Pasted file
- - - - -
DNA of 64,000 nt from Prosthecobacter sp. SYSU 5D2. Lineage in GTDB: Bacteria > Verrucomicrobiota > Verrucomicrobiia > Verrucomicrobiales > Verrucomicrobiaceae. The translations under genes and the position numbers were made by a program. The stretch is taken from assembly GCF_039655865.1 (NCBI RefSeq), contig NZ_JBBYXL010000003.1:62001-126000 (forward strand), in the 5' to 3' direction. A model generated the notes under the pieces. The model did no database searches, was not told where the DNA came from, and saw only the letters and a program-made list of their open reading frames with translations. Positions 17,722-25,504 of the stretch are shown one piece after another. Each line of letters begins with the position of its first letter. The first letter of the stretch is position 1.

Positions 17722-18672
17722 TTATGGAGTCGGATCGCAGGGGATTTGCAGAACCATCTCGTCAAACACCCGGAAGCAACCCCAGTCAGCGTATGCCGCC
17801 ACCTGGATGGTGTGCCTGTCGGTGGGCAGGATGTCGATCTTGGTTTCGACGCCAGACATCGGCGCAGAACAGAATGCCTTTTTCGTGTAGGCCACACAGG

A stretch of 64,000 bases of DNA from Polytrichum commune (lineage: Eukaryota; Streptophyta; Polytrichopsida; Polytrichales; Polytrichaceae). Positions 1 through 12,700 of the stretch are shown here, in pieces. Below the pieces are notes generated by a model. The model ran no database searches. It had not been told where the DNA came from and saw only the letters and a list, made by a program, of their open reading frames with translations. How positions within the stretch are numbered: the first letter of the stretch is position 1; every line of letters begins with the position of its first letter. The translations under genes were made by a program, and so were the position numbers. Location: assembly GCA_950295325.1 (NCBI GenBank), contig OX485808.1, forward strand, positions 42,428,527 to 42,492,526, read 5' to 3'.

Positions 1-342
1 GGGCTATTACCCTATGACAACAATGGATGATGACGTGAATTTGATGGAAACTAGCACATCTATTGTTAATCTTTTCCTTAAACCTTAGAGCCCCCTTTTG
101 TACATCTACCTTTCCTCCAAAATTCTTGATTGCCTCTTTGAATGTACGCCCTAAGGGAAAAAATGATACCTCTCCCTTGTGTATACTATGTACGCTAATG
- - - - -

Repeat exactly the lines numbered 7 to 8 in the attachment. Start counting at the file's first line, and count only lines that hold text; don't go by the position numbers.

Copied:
1 GGGCTATTACCCTATGACAACAATGGATGATGACGTGAATTTGATGGAAACTAGCACATCTATTGTTAATCTTTTCCTTAAACCTTAGAGCCCCCTTTTG
101 TACATCTACCTTTCCTCCAAAATTCTTGATTGCCTCTTTGAATGTACGCCCTAAGGGAAAAAATGATACCTCTCCCTTGTGTATACTATGTACGCTAATG